Once you’ve planned out your page structure and 301 redirects, you need to pay particular attention to the changes you are making to the on page content and therefore the signals these pages are sending to Google. Small changes to on page content don’t generally impact a website’s search rankings wildly, but removing too many paragraphs that are sending strong signals for certain keywords will inevitably cause a drop in search engine visibility.
When we redesign websites we pay particular attention to the on page signals a website is sending. It’s easier to accomplish this if written content is staying the same and the redesign just covers the visual elements or involves adding more content. If you absolutely need to change the on page content, you should make a note of what the existing content includes and try and reflect the same keyword density, synonyms and word count. You should also pay attention to the existing image alt tags, title headings and keyword positioning to ensure your client does not take a giant hit to their website traffic when you launch the new website.
Preserve meta titles and descriptions
Similar to the on page content, you should ensure that you replicate previous meta titles and descriptions within the new website. Meta titles are a significant ranking factor and changing these can therefore have a detrimental impact. If you’ve preserved the page structure of the old website this will be as easy as copying and pasting them over. If you have changed the structure and set up 301 redirects, you’ll need to use common sense and a little keyword research to identify what your new meta titles should include. Normally if you’ve combined a few pages, it’s enough to use the best performing page as the meta title and description copy but you can also merge two versions together to create a new one.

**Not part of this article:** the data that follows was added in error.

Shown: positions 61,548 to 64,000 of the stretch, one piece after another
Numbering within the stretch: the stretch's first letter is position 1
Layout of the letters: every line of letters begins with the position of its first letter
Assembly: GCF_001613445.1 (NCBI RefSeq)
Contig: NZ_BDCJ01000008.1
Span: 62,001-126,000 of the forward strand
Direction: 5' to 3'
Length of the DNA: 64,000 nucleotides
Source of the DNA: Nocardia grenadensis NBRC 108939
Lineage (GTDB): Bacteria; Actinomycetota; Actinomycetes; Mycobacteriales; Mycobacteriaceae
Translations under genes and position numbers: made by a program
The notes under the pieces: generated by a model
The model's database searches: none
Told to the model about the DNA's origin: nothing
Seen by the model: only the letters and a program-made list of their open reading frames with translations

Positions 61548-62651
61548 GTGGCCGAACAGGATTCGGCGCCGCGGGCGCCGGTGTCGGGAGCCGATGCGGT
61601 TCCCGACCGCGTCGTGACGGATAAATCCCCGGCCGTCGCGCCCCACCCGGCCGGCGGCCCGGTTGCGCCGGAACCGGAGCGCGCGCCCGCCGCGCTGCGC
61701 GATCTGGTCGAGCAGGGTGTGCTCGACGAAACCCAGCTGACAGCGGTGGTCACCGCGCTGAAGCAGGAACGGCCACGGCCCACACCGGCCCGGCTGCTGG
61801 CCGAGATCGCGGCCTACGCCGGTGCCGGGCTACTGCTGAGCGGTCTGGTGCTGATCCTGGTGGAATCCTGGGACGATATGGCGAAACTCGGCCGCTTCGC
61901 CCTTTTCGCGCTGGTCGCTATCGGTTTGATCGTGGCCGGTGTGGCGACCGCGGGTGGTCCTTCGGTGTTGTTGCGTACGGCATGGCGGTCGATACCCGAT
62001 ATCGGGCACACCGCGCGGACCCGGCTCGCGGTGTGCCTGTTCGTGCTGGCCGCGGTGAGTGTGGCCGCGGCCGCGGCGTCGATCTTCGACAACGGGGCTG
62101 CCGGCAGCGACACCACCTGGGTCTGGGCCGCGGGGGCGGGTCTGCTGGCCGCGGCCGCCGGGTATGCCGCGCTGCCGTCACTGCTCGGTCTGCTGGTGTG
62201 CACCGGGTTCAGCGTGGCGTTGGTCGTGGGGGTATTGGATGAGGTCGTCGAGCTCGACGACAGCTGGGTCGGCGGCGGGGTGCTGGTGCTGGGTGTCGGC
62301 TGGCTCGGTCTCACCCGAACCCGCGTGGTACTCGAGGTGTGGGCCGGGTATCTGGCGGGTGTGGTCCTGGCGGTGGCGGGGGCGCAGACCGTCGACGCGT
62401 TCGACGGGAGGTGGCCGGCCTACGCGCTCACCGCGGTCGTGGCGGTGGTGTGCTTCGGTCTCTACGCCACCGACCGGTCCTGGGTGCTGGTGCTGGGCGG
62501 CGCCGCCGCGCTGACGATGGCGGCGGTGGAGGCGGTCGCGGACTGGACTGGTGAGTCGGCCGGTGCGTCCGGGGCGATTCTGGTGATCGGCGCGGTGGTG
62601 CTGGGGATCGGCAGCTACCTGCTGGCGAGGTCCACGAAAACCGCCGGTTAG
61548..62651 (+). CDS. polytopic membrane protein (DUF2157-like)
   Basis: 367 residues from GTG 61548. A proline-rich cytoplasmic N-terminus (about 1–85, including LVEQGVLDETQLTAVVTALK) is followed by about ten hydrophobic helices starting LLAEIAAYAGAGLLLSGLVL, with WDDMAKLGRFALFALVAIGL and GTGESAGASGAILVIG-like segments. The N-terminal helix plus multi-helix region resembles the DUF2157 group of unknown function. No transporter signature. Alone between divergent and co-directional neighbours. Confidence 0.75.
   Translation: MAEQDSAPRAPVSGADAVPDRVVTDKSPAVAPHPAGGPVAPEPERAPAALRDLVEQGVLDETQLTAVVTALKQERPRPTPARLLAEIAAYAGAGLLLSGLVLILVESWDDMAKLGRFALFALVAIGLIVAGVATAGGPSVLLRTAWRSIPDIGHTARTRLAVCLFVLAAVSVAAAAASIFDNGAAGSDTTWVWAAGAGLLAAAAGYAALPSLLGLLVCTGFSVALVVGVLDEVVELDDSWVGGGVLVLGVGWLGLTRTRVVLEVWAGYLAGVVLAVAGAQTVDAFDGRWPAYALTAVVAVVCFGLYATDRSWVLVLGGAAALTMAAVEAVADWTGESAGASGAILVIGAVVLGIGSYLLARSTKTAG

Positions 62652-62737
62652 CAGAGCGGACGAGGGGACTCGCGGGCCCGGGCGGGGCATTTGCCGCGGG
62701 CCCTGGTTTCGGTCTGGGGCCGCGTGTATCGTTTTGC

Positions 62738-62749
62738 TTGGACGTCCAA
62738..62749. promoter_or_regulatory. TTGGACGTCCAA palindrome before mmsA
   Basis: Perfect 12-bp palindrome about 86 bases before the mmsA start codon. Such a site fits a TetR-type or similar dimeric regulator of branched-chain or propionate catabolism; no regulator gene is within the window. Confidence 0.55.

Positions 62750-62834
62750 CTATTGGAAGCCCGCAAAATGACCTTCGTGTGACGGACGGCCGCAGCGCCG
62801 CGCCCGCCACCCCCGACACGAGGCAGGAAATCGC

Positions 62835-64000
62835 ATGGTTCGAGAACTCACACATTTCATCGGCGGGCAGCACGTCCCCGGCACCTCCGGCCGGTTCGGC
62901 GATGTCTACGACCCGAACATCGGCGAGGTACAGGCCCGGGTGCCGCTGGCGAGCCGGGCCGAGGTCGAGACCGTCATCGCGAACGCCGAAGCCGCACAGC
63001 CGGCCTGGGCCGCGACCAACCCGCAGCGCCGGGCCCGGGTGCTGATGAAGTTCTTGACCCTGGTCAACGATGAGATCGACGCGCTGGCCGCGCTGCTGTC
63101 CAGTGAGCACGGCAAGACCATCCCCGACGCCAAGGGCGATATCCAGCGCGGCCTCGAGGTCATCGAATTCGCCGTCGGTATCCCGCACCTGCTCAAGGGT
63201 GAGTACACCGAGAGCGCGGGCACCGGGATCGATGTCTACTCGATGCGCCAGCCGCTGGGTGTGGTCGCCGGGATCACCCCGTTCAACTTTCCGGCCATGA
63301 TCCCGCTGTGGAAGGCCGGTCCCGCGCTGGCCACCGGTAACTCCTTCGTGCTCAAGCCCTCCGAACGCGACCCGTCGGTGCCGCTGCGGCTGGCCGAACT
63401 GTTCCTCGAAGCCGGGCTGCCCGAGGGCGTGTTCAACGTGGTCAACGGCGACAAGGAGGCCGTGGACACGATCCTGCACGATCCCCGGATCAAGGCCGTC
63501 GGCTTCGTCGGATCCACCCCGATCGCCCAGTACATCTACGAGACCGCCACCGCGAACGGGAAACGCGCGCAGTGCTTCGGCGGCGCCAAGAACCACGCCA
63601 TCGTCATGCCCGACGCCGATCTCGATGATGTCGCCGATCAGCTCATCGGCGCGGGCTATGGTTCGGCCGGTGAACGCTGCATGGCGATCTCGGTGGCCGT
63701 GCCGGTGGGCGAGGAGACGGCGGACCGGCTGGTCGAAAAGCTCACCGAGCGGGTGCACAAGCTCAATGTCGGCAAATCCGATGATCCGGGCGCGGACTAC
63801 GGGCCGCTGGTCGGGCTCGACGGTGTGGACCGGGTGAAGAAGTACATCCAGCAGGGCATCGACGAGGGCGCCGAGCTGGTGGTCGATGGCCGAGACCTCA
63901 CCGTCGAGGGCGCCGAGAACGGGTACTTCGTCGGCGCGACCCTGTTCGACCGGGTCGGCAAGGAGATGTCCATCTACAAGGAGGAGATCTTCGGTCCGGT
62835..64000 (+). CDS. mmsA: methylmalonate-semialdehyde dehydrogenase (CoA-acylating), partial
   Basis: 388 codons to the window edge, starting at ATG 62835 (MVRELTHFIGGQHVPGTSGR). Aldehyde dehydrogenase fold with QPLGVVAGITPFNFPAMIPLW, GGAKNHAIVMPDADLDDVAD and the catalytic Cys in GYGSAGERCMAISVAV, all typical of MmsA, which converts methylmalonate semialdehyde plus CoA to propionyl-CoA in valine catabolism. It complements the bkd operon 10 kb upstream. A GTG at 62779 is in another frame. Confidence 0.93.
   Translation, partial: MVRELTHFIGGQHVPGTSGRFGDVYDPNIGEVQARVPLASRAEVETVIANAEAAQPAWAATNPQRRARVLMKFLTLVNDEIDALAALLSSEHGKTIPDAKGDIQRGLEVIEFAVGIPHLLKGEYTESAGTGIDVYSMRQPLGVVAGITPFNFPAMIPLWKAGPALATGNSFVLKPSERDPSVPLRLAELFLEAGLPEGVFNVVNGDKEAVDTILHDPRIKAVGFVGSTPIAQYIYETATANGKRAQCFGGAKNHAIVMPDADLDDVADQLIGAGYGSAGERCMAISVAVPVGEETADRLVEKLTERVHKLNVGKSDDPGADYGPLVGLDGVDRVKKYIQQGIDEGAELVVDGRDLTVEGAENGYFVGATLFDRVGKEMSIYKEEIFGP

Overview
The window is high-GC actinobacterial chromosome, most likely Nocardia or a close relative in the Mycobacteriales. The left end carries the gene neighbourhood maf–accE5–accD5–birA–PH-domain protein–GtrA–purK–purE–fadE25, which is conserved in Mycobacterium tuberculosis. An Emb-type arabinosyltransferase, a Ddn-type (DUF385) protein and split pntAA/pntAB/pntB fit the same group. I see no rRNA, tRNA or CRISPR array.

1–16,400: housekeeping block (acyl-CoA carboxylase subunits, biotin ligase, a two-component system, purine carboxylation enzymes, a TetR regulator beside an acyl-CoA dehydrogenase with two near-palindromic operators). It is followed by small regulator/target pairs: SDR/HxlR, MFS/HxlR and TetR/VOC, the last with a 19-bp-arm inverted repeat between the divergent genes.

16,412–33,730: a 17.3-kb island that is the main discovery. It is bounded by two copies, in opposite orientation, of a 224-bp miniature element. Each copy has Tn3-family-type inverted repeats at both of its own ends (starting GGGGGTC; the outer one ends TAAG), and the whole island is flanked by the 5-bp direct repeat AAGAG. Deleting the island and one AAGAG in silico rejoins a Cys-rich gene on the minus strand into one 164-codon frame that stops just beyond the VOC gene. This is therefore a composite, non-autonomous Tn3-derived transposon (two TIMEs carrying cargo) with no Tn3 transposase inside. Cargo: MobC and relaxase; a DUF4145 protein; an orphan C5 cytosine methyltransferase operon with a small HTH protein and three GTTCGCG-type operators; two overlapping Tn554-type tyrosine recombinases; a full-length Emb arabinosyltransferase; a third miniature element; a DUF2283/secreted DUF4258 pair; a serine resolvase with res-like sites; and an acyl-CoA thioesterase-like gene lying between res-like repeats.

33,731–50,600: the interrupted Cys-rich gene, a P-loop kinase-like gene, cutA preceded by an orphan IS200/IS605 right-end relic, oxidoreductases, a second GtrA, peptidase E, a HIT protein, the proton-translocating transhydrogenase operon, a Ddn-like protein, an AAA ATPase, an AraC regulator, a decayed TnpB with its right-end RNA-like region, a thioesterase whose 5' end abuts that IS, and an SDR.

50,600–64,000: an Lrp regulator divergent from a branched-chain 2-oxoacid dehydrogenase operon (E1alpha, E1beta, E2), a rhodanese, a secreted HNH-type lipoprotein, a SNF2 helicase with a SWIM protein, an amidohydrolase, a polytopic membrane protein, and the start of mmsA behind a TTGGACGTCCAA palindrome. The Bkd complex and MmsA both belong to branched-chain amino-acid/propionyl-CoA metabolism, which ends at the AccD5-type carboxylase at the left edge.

Resubmit a sitemap to Google
Once you’ve finished the website redesign, it’s good practice to resubmit your website’s sitemap to Google for quicker indexing. This step is far from essential as Google will identify your changes with time, but to speed this process up you can jump onto Webmaster Tools/Search Console.
When it comes to moving hosting…
We quite often see and hear about situations where a web designer has launched a new website on new hosting by changing the name servers on the domain and patting themselves on the back. Unfortunately this causes no amount of headaches as emails go down and none of your client’s remote users will be able to login.
Instead, you should audit the DNS records of the previous hosting, creating a list of all existing records and paying particular attention to C Name and MX Records. Generally you will run into problems if your client uses an email exchange provider like G Suite or Office 365 and when they have remote users accessing their server. You’ll see records that pertain to all of these areas and most will be fairly self explanatory (e.g. xxx.outlookprotection = Office 365) within the cPanel of the existing hosting. All you need to do is recreate all of these MX and C Name records on your new hosting provider’s cPanel prior to changing the name servers to point there.
Never avoid this step, unless you wish to have a nerve-wracking 8 hours while DNS changes are propagating and you have an angry client ringing constantly!
If you want to know more about things you should never skip in a web design, you might be interested in reading our previous article here. If you want to find out more about us, click here. And finally, if you have any questions get in touch!